Will my child lose academic learning this year? Yes.
Is this a problem? Probably not.
I hear variations on this question all the time – and I feel this anxiety myself. In a year unlike any other, parents are concerned that, with less face to face, direct instruction, their child will “fall behind”. Those with resources purchase support - pandemic pods, private tutors, babysitters, specialty math, science, engineering programming…
But let’s flip the script. Let’s flip our concerns upside down and gain new perspective.* In the square below is our parenting concern. There is little doubt that our children’s’ learning will be different than in a typical year. Questions 1-3 dig into this question. Below that, I answer them – for my kids. You may agree, disagree and/or have your own flipped questions.
The short answers
1. Likely not – if your family has resources - unless your child is struggling in a specific area.
2. No – high academic performance is NOT what students need for successful adulthood.
3. Yes – even in this crazy time – our new models of education can offer benefit for some but drawbacks for others.
The long answers
1. Likely not - If your child has an identified need in an academic area, you should pay attention. If not, in-school, academic instruction is only one of many types of learning.
Direct instruction – face to face or remote – is not the best path to deeper learning. Children learn better through projects which motivate, engage, and encourage intellectual flexibility. Reading is the big exception – we should all read everyday ; )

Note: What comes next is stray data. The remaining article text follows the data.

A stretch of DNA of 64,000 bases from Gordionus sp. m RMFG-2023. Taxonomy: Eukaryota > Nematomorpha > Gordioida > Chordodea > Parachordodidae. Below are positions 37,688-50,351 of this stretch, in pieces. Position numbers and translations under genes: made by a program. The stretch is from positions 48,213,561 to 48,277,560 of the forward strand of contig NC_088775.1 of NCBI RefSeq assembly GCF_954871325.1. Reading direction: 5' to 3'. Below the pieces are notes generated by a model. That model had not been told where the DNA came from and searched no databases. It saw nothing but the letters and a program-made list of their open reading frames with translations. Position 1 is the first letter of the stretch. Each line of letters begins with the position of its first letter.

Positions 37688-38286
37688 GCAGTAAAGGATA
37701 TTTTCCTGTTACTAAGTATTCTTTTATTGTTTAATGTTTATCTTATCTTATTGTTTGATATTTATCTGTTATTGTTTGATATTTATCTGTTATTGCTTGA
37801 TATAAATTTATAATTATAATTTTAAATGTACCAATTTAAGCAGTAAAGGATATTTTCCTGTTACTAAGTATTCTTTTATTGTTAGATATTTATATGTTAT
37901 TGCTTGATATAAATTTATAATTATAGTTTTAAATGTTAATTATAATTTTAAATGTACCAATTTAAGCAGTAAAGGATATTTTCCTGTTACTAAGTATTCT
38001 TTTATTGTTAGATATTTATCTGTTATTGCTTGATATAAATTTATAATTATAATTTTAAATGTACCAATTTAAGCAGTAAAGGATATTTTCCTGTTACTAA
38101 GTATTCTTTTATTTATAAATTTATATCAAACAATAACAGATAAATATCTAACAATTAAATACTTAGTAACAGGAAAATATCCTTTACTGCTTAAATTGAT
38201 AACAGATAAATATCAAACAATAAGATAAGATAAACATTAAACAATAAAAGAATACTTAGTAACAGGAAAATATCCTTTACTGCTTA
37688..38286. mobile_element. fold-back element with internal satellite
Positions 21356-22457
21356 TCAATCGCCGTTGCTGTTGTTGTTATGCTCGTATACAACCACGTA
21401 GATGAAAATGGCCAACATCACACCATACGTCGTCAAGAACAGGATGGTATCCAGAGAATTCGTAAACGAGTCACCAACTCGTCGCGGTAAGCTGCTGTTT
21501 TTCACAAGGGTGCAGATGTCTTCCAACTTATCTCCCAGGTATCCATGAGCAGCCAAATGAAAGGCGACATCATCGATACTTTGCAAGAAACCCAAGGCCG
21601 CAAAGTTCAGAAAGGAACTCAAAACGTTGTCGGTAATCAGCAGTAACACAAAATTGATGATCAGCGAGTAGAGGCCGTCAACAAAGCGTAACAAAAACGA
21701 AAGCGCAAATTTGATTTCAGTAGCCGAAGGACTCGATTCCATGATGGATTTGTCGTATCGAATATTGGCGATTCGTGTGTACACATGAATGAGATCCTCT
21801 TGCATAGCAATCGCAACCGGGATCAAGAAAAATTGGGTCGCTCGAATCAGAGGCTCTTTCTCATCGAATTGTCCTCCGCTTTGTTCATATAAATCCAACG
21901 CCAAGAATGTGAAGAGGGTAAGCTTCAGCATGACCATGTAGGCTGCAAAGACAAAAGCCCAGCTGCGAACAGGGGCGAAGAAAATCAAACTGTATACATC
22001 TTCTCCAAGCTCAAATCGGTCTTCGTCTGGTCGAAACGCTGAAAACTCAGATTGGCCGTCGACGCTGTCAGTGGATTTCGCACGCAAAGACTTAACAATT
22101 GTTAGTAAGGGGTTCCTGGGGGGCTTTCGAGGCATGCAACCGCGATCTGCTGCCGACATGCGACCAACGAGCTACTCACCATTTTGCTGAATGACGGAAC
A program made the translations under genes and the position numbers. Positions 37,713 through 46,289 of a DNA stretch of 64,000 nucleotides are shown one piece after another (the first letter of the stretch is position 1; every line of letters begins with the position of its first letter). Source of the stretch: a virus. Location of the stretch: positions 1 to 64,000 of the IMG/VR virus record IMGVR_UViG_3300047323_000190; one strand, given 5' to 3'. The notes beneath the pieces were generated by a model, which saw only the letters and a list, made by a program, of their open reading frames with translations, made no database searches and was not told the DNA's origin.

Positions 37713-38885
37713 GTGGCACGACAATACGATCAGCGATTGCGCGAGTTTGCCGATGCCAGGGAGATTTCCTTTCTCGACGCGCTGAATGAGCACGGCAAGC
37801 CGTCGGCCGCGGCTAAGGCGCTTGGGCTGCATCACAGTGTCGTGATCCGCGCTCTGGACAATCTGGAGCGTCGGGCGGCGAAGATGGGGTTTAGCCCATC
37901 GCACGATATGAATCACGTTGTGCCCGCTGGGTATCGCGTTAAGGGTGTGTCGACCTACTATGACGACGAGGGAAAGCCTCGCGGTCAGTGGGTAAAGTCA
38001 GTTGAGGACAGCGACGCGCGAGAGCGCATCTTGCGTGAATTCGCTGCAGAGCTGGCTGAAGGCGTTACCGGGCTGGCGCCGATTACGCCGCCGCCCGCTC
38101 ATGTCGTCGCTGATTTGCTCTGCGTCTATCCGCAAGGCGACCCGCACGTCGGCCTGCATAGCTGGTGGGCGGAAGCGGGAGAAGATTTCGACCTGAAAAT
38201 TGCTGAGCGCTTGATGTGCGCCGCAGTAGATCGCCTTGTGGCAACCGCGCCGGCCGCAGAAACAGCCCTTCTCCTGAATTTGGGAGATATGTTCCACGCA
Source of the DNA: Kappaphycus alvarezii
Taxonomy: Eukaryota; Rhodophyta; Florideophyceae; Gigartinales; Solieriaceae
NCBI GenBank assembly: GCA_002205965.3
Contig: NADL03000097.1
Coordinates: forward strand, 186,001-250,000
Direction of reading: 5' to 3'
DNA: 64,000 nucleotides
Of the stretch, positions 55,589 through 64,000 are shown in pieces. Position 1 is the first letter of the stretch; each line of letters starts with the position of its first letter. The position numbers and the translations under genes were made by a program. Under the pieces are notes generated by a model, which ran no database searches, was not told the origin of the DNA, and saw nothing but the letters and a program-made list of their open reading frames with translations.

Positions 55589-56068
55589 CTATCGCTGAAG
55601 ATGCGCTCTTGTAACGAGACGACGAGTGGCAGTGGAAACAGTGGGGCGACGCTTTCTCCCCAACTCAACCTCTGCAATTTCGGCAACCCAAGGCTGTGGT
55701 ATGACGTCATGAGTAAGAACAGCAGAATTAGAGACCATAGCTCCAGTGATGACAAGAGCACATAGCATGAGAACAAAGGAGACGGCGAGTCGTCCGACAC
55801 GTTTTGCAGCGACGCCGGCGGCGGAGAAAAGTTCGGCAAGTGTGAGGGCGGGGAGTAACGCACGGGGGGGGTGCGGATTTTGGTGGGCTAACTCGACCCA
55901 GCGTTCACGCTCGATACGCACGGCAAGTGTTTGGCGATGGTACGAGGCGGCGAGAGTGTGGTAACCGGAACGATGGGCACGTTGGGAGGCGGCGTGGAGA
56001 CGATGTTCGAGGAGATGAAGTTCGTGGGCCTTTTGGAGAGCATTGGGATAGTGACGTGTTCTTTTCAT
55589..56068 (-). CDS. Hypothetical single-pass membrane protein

Breaks from school help children deepen and solidify learning. “Doing school” (lots of direct instruction) - every-single-day – sucks the joy our of learning and may actually result in less learning.
Traditional metrics of success – SAT scores, accelerated classes, Ivy League colleges – don’t track with ability or intelligence – but instead relate to family income.
COVID take away - It’s OK for kids to have a slower year of learning. Family income provides an invisible protective factor for some. Supplement with Passion Projects to encourage deeper learning and read lots!
Going Deeper: Challenge Success - Did You Know?
2. No - “Being ahead” academically is not what drives success. After all, o in a job our children will work with people of all ages, experience levels and abilities. Being one year ahead – or behind – in math, for example, really isn’t important.
However, “soft skills” - working in groups, clear communication, cooperative problem-solving, interdisciplinary thinking are critical to adult success
COVID take away – Rather than adding on academic work (unless you know your child needs them), focus on soft skills and deeper learning.
Going Deeper: Self-Sufficient Kids - emotional intelligence
3. Yes - 2020 has brought American issues of equity and racism to the forefront. Differences in COVID schooling from one community to another, and also within communities are concrete and relatable for children. These teachable moments both highlight equity issues and create a meaningful opportunity to reflect and give back.
Talk about how kindness is more important than grades, about how the needs of others must take priority during moments of community crisis and act – concretely to make your community a happy, more equitable place.
COVID take away – Focus on community and caring rather than “doing school”. Teach equity through real world, current examples and engage your child in activities which not only build their empathy, awareness, and creative thinking, but also models how to put equity at the center of our lives.
Going Deeper: Harvard's Making Caring Common - What do your children think you value?
* Based on Anthropologist Laura Nadar (1971) concept of “asking common sense questions in reverse”.